I'm pretty sure you can find this in Rails Recipes, but for what it's worth, here's the short version. Say for the sake of argument that you have a legacy app and you need to convert the tables into a format Rails will work with easily and nicely. You can in fact wire ActiveRecord up in such a way that it'll work with any set of tables and indices, but again, just for the sake of argument.
What you do is write a small Ruby app which uses ActiveRecord, and set up two database connections within that app. One's a standard connection, the other one is set up to use the legacy database (and I know for a fact that this part is in Rails Recipes). Then all you do is create a bunch of objects from the crufty legacy DB, and a bunch of shiny new Rails-y models, and you populate the models with data from the crufty apps. Then all you do is you turn the switch, and test all the new models in the new DB to ensure they match your expectations (which are of course derived from the legacy DB).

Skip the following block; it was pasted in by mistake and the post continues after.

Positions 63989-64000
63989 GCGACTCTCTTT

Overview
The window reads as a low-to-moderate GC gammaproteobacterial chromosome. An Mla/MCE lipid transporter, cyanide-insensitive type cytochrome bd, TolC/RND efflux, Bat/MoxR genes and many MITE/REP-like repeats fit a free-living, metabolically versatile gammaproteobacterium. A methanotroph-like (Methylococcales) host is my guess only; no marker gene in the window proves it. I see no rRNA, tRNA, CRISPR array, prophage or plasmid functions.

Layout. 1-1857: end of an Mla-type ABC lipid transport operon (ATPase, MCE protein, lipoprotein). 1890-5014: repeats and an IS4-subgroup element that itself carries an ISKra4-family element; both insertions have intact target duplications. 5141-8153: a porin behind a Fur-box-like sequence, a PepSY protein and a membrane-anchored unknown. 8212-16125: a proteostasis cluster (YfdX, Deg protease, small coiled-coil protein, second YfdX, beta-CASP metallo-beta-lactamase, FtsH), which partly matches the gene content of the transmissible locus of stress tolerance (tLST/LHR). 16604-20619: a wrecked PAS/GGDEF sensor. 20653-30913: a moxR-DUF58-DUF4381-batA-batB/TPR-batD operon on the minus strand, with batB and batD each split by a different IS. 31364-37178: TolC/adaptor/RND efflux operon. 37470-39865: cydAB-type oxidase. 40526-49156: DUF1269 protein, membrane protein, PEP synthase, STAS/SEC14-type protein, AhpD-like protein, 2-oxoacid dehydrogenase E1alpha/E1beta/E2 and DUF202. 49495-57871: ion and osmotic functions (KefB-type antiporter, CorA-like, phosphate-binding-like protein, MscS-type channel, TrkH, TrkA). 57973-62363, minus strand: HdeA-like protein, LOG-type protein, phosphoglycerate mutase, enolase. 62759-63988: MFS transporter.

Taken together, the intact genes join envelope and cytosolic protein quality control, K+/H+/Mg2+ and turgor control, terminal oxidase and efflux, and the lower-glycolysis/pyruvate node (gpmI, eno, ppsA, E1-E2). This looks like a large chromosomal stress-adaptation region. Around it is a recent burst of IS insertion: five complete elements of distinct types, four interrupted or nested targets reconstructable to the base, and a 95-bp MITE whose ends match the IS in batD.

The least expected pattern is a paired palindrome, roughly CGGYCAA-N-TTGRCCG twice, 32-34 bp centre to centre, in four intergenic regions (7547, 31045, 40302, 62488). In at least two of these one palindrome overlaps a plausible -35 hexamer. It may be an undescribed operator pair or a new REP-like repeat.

It's easy, it's clean, it's quick, and the difference between the two relational models is essentially documented automatically with this code. Very highly recommended technique.